What is the Texas sex toy law?
TEXAS allows the carrying of deadly concealed weapons on campus, but walking around with a dildo could get you arrested.
Sex toys are described as an "obscene device" in the state.
Are sex toys illegal in Texas?
Openly displayed sex toys are illegal under indecency laws in Texas.
The law labels the sex toy as an "obscene device".
Texas bans owning or promoting the use of more than six dildos.
Approved in the 1970s, the law bans as obscene any device used "primarily for the stimulation of human genital organs".
It specifically declares it a crime if someone "possesses six or more obscene devices or identical or similar obscene articles".
The same law says that anyone with six or more 'devices' is presumed to be promoting sex-toy usage through manufacture, sale, lending, delivery or other means.
Texas is one of the last states – all in the South – to retain such a ban.
However, after a mum was arrested in a high-profile sting for breaking the obscenity law, sex-toy companies sued in federal court to challenge the constitutionality of the state’s ban.
As a result, the federal appeals court overturned the statute outlawing sex toy sales in Texas, reported CBS News in 2008.
The 5th U.S. Circuit Court of Appeals ruled that the law violated the right to privacy guaranteed by the 14th Amendment.
Despite that ruling, lawmakers haven't actually taken that law "off the books", notes the Chron.
Politifact confirmed in 2017 that the state law restricting 'obscene devices' "remains in place despite being found unconstitutional by a federal appeals court nearly a decade ago".
Chron reported that "the law in question appears to be aimed at adult performances, as it spells out use in a 'play, motion picture, dance, or other exhibition performed before an audience'."
However, "it does make exceptions for people who have multiple devices for medical purposes".
The Chron points out that "you can legally own more guns than sex toys in the Lone Star State".
What is the penalty for selling or owning a sex toy in Texas?
People can face a year in prison and a $4,000 fine if convicted.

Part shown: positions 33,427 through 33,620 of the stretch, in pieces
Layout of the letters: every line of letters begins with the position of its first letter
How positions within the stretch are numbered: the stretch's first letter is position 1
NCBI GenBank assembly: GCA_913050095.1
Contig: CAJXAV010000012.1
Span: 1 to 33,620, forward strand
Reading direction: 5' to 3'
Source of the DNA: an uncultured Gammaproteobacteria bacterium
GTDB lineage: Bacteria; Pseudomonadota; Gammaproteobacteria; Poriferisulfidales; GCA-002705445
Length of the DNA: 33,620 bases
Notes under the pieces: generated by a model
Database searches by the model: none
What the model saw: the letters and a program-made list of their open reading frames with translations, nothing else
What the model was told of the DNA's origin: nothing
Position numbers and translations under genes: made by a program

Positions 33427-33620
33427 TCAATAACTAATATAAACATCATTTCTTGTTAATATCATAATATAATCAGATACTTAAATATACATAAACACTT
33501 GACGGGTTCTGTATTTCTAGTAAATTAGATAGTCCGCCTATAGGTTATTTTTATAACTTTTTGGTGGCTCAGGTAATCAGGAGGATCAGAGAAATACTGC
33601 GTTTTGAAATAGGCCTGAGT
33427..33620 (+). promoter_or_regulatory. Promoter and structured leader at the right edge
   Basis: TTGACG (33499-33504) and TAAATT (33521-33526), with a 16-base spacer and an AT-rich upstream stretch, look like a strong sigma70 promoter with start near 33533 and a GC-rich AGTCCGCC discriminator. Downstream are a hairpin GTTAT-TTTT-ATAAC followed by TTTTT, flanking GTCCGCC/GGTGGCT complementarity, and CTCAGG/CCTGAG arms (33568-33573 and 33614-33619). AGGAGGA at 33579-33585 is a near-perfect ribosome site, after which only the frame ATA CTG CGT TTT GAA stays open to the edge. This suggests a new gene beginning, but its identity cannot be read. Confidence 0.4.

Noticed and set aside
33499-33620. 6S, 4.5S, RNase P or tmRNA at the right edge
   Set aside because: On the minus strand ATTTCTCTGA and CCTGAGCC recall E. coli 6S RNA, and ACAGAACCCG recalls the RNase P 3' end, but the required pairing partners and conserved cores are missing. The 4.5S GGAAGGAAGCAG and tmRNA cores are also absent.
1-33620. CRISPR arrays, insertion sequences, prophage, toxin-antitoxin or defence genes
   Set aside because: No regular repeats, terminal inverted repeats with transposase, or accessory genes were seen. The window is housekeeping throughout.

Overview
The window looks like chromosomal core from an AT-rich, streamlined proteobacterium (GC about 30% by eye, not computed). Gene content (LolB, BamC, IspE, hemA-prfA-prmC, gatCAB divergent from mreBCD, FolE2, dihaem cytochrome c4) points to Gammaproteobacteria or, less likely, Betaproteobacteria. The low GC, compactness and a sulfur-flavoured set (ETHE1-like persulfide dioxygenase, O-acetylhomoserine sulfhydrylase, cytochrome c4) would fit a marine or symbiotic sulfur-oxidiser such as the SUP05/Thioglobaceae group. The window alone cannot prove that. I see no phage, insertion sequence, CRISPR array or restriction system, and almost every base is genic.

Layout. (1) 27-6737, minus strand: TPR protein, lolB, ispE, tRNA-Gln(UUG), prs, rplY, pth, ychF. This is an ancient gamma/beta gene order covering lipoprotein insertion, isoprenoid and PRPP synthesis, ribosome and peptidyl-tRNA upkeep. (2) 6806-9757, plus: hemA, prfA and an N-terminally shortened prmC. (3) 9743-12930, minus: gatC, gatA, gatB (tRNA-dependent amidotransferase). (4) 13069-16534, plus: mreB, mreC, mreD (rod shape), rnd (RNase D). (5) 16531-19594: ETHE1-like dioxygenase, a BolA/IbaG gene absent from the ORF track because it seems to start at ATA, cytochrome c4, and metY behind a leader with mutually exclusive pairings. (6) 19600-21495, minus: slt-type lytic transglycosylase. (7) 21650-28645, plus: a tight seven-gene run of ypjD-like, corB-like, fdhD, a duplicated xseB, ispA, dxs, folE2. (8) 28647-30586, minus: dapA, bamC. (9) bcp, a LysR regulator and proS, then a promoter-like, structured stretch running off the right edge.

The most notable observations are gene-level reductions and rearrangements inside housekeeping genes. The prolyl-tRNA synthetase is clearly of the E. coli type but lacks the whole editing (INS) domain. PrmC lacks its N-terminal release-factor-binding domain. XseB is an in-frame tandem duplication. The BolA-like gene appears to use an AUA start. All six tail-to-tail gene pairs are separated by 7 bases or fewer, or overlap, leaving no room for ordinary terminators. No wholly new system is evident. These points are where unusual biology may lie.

Has anyone been prosecuted for illegal sex toy use?
Certain countries from the Maldives to Saudi Arabia, have bans on sex toys.
In Texas, US, there was an attempt to prosecute Joanne Webb, an ex-elementary school teacher and mother after charging her with breaking Texas's obscenity laws.
Under-cover investigators, who had posed as a couple, had her arrested after she helped them choose a few sex toys to purchase through Passion Parties in 2003, reported ABC News.
She was "one of many women — housewives, grandmothers and mothers — who joined Passion Parties in an effort to make a living while educating ladies on how to spice up their sex life," the broadcaster added.
However, the criminal charges against Webb were eventually dropped.
And a handful of sex-toy companies successfully sued in federal court to challenge the constitutionality of the state’s ban.
Lyn Comella slammed "Texas's dildo laws" as a "draconian measure to regulate women’s sexuality".
She added: "For years, the standing joke was 'it’s easier to buy a handgun in Texas than a vibrator.' It wasn’t exactly an exaggeration."
To get around the state's strict laws, adult shops have to 'fly under the radar' to avoid attention, she explained.
For example, staff don't use the word 'dildo' in sex toy stores.
Instead, they get customers to sign a release form indicating they are buying devices for “strictly educational and/or scientific purposes".
What are the laws on sex toys in other states?
Alabama's anti-obscenity law, enacted in 1998, bans the distribution of "any device designed or marketed as useful primarily for the stimulation of human genital organs for anything of pecuniary value.''
The law does not ban the possession of sex toys, however, writes Wave3 News.
The website reported that residents "may legally purchase sex toys out of state for use in Alabama, or they may buy sexual devices in Alabama that have a 'bona fide medical'' purpose.
"Similar laws have been upheld in Georgia, Mississippi, and Texas, but struck down in Louisiana, Kansas and Colorado, said Mark Lopez, a former American Civil Liberties Union attorney."
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